The High Court and the ‘aliens’ power

12th Mar 2020

Last month, the High Court handed down its decision in Love v the Commonwealth; Thoms v the Commonwealth – the first time it has engaged in a question that relates to the ‘aliens’ power and the First Peoples of this country. The decision has animated considerable public commentary for a relatively pedestrian migration case. I say this because it is a narrow decision that most constitutional lawyers agree does not have any significant practical implications beyond the fact scenario: two Aboriginal people, not citizens, who are facing deportation. One is a common law native title holder and the other is not. Facts matter.

It is more likely that this case has excited such interest, and in some cases quite hysterical and exaggerated analysis, because it involves the terms ‘Aboriginal people’ and the ‘High Court of Australia’. Anything ‘Aboriginal’ intersecting with the Australian law animates a nation that has not yet addressed its original grievance. The annual ritual of ‘change the date’ and the Australia Day / Invasion Day / Survival Day debate is evidence of the same dearth. The opinion pieces that allude to this decision as some Mabo-esque exercise in judicial activism are so over the top that they should be dismissed. It may seem naive, but why make a mountain out of a molehill?

There are a few things that we can confidently say about this week’s decision in Love, Thoms. If we put to one side the over-egged speculation on the Court’s split decision, which in my mind is not material, it does not create a new category of person. Nor does it create special rights. The assertion that it is some judicially activist Mabo Court is absurd. Nobody reading each judgment could possibly argue such a point. The case should be confined to its facts: there are not too many blackfellas who are born overseas and need a visa to come back home.

On the key issues animating public attention – an Aboriginality test and sovereignty – close reading of each judgment reveals very careful statements. There are no majority pronouncements that change the status quo. The decision references the Shaw v Wolf decision, where the three-prong test or membership criteria was forged, but that test is generally applied subject to self-determination and is not consistently applied across the country. The Court, referring to the test as set down in Mabo, does not establish any ‘official’ or formal rules or criteria of membership.

The High Court also traverses legal issues relating to sovereignty but, in my view, emphatically reinstates its prior pronouncements on this; that is to say, such matters on sovereignty are for the parliament and the realm of politics, not the court. Each of the High Court justices was cautious in the way they framed their judgment. This reveals something about the culture of the post-Mabo High Court. After 30 years of native title, we are witnessing a court whose officers are fluent in native title and Aboriginal law. The judicial careers of its justices show they have presided over lengthy native title litigation, they have walked Country, they have yarned with traditional owners, they have heard evidence of traditional owners and anthropologists, they have presided over native title ceremonies whereby traditional owners are legally and factually recognised. These justices of the High Court have interacted with and met with and spoken with more Aboriginal and Torres Strait Islander people than most ordinary Australians.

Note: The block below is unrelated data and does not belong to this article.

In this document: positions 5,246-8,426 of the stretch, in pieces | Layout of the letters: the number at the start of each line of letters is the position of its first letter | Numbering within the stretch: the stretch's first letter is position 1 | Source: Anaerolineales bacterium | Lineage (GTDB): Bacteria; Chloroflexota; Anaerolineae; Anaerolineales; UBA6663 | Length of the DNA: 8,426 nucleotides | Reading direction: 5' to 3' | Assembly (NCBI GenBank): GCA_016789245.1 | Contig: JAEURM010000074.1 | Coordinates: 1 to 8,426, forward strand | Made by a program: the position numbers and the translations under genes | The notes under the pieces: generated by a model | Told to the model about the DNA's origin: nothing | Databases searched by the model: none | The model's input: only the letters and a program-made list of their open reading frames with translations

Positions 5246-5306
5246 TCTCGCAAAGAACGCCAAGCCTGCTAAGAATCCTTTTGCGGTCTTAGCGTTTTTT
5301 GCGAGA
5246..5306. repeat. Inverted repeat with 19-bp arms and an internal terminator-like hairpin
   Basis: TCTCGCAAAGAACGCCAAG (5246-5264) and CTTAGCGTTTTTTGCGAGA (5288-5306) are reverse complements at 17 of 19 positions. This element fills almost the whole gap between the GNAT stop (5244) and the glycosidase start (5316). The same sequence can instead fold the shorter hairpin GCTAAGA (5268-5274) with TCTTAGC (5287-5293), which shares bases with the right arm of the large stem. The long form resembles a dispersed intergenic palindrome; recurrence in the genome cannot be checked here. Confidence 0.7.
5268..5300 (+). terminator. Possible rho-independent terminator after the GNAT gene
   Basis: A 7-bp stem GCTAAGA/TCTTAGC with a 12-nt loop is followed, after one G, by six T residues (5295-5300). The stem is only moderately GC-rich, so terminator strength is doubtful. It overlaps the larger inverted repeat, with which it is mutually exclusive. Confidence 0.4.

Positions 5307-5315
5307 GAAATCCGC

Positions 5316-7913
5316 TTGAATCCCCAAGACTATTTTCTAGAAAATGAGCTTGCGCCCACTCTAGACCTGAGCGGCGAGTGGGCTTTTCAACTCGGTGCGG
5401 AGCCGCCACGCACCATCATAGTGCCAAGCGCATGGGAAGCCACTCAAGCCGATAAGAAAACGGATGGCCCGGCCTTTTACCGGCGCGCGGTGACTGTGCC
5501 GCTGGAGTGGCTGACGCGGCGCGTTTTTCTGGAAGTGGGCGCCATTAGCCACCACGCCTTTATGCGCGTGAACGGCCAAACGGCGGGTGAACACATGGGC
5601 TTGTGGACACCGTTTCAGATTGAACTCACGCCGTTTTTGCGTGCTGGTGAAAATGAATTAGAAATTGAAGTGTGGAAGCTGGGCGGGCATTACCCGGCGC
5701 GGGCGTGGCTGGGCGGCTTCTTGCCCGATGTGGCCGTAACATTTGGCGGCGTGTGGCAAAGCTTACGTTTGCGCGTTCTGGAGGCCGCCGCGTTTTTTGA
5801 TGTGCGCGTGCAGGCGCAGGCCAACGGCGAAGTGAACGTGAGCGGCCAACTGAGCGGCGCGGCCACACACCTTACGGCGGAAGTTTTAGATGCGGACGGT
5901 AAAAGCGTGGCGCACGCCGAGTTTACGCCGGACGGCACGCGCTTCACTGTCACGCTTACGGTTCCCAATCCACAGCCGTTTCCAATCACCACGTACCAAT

I do not see the split judgement as a failure of the Kiefel High Court. Rather, it’s a normative development. Mabo (No 2) is no longer controversial, although some exaggerated opinions of this decision reveal a residual resentment and resistance from some to the Court’s 6–1 majority, even three decades later. If anything, last month’s decision is a confident display of seven justices who, in their own way, have been exposed in an objective and regulated manner to Aboriginal law and know how to write about it.

On the question of the implications of this case for the Referendum Council’s work and the Uluru Statement from the Heart, I believe it bolsters the argument for constitutional reform. This decision was handed down in the same week as the latest Closing the Gap report. It is evident from the prime minister’s speech that business as usual in Indigenous Affairs is over. Nationally, and internationally, it is well accepted that structural reform is the way to overcome the disadvantage that derives from structural inequality. For well over three decades, Aboriginal and Torres Strait Islander people have been saying the same thing.

A constitutional Voice is one way of obviating the High Court’s participation in policy issues.

This is an extract of an article that was first published in The Saturday Paper on Feb 15, 2020 as ‘Looking for aliens’. 

Professor Megan Davis is Pro Vice Chancellor Indigenous and Professor of Law, UNSW and is an Acting Commissioner of the NSW Land and Environment Court. Megan is currently an expert member of the United Nations Human Rights Council's Expert Mechanism on the Rights of Indigenous Peoples, and was formerly Chair and expert member of the United Nations Permanent Forum on Indigenous Issues (2011–2016). 

Megan is a constitutional lawyer who was a member of the Referendum Council and the Expert Panel on the Recognition of Aboriginal and Torres Strait Islander Peoples in the Constitution. She is a Fellow of the Australian Academy of Law and the Australian Academy of Social Sciences, and a Commissioner on the Australian Rugby League Commission. Megan supports the North Queensland Cowboys and the Queensland Maroons.

The views and opinions expressed in these articles are the authors' and do not necessarily represent the views and opinions of the Australian Lawyers Alliance (ALA).

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Tags: Migration law Indigenous rights Crime Megan Davis